Looking through one of the must-read lists of 2015, I came across “Paper Towns” by John Green, a Printzawarded author. Being one of the people who did not go and see the movie made about the novel, I decided to buy the book and to see what I was missing out on. As I saw a New York Times bestseller and a quote of “Profoundly Moving” on the cover, I began reading Paper Towns with high expectations.
The plot involves childhood friends, Margo and Quentin, who drifted apart and are now teenagers. Out of the blue, Margo jumps through Quentin’s bedroom window to drag him along on a night filled with revenge pranks and illegal mischief. After their night of chaos, Quentin’s mind rushes with thoughts of Margo and their now-potential future. The only problem is that after their adventurous night, Margo disappears. Margo’s running away is not an uncommon occurrence, but when Quentin begins finding clues, he becomes determined that Margo left with the intention of him finding her to prove his worthiness.
“Paper Towns” starts off by telling how Quentin and Margo found the body of a man who had committed suicide. They found the body in the park when they were nine. With this kind of opening, I assumed this novel was going to be gripping. It is followed by the complicated execution of Margo’s revenge on her cheating boyfriend in the middle of the night with Quentin. The exciting roller coaster begins slowing down after Margo disappears. The majority of the novel is then dedicated to Quentin’s nearobsessive search for Margo and his following the clues he believes Margo left as a bread crumb trail.
Along with the search for Margo, Green incorporates some life lessons that Quentin learns on his way to becoming an adult. One of the big themes was that your friends are who they are, not who you want them to be. Quentin and Ben, one of Quentin’s best friends, do not exactly see eye-to-eye on the Margo situation. The search for Margo becomes the only thing that Quentin thinks about, and he is disappointed that Ben does not consider Margo his number one priority.
Quentin also learns that you have to live a little. Living by-the-book all the time does not make memories. He learns that you have to take risks and live on the edge sometimes to make life fun and interesting.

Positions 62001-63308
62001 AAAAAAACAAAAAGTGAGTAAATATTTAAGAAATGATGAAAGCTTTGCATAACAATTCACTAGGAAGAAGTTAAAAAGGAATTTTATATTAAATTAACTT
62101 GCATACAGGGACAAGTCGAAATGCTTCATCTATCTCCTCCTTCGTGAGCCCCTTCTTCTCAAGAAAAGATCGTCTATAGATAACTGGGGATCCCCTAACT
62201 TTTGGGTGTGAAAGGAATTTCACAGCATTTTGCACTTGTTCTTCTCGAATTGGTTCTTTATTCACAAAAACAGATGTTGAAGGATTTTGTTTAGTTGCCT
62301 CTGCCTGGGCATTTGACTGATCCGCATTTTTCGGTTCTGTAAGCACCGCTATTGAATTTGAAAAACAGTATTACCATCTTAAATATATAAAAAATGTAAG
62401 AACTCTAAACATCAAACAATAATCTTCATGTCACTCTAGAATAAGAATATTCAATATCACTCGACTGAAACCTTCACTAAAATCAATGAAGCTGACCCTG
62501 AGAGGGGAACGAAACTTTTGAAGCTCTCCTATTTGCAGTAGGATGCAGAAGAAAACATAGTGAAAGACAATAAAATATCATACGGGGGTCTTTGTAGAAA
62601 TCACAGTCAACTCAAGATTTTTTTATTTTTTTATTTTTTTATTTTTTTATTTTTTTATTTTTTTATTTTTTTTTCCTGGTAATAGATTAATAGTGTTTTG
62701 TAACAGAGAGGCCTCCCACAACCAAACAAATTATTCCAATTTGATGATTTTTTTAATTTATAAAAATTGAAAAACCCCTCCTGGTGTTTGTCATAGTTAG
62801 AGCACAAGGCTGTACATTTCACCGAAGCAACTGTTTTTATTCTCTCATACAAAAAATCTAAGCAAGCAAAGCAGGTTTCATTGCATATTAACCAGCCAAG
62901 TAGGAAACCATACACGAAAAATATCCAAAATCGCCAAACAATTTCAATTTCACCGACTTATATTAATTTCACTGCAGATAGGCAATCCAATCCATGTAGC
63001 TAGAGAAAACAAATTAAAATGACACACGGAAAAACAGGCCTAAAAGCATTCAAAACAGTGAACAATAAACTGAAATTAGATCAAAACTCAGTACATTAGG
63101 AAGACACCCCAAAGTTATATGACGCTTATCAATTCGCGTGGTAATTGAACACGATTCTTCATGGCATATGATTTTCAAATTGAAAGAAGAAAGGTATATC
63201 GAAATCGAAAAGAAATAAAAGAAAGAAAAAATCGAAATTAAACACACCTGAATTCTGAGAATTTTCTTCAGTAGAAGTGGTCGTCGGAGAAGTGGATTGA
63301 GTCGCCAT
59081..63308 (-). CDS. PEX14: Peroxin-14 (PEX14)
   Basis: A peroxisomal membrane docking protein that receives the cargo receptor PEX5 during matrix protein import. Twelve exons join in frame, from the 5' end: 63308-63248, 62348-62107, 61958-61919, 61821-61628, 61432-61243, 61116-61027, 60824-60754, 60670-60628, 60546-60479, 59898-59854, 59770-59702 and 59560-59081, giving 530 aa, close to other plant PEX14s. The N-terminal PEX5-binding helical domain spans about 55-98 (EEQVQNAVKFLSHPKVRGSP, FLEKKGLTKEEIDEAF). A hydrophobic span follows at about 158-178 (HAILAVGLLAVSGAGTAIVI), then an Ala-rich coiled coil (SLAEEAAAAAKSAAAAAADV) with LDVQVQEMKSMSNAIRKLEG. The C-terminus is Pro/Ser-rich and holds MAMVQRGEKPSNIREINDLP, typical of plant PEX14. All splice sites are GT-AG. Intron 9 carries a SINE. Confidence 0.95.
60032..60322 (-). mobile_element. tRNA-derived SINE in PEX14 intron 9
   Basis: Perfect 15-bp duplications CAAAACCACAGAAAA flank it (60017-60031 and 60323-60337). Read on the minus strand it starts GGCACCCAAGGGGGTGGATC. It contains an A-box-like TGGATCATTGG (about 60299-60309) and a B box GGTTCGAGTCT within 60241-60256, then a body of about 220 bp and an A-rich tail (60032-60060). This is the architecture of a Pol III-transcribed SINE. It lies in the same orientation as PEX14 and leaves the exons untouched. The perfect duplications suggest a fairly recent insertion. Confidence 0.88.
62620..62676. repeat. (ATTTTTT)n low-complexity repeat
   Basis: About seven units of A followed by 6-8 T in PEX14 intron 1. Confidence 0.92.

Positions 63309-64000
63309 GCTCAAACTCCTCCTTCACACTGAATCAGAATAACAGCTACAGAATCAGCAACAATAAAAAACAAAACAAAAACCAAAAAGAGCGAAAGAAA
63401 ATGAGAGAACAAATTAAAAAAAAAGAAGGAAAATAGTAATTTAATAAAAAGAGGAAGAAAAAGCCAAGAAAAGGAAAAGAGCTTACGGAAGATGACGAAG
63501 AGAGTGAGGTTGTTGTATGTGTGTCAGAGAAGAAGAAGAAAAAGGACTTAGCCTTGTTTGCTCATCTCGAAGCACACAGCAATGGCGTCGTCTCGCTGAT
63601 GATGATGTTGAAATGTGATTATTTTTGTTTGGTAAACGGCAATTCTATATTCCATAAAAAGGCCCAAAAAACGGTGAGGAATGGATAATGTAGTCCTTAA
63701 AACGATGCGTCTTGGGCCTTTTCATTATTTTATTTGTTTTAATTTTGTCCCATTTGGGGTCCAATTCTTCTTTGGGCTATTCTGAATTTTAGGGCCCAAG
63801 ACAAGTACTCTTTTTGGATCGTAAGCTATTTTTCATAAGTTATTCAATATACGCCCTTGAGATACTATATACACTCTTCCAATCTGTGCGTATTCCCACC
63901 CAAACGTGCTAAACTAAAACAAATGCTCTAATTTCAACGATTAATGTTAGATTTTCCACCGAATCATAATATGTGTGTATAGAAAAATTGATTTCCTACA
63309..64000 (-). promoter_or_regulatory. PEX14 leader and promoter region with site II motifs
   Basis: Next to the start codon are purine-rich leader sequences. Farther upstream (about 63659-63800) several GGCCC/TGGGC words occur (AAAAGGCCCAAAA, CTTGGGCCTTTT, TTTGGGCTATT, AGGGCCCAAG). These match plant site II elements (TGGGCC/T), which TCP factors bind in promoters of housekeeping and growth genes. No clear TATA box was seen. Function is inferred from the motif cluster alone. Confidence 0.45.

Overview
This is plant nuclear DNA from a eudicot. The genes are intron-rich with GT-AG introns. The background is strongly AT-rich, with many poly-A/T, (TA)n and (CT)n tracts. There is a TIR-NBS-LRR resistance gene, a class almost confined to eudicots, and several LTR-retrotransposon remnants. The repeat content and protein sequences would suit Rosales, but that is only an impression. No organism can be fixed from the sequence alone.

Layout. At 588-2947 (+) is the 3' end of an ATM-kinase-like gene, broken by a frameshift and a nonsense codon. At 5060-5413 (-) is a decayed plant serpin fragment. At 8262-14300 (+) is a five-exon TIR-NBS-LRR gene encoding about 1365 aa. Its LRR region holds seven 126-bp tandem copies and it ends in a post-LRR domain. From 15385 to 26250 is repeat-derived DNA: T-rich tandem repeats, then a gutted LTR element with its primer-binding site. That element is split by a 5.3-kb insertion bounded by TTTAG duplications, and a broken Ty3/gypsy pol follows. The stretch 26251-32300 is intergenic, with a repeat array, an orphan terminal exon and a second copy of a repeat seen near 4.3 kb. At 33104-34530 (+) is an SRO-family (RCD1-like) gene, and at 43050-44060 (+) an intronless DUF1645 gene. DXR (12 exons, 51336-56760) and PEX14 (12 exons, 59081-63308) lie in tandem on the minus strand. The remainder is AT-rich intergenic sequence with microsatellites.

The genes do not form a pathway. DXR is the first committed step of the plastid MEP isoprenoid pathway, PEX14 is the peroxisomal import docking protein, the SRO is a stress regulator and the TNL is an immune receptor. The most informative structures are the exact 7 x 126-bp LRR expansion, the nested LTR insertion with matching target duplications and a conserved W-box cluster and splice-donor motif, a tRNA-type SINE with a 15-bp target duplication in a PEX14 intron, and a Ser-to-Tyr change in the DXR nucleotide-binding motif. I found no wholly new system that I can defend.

While all this learning is happening, the build-up of finding Margo is like slowly trekking up to the tip top of a large rollercoaster. I finished the book in a day because I kept turning the page to find out what happened to Margo. The suspense was great. It was enjoyable to read about them finding the clues and piecing them together until finally they knew where she, or her body, was. Quentin, while piecing together the clues, becomes convinced that Margo may have committed suicide. Quentin wanted to be the one to find Margo, as they found the dead man in the park when they were children. All the unanswered questions kept me going, but once I reached the peak, there was not an exhilarating drop from the peak. It was more like the rollercoaster just leveled off at the peak, and then it slowly crept to the exit.
There is no big “ahha” moment. There is no insightful explanation for the disappearance of Margo. I was very disappointed with the ending of the novel. I felt like Green could have ended the novel in a way that was much more fitting to the story. One that would have given some reasonable explanation or at least a happy ending, both which were absent.
I think that the ending took some away from the novel, but I still would suggest others to try it for themselves. After reading the novel, I am interested in seeing the movie and seeing what they decided to do differently.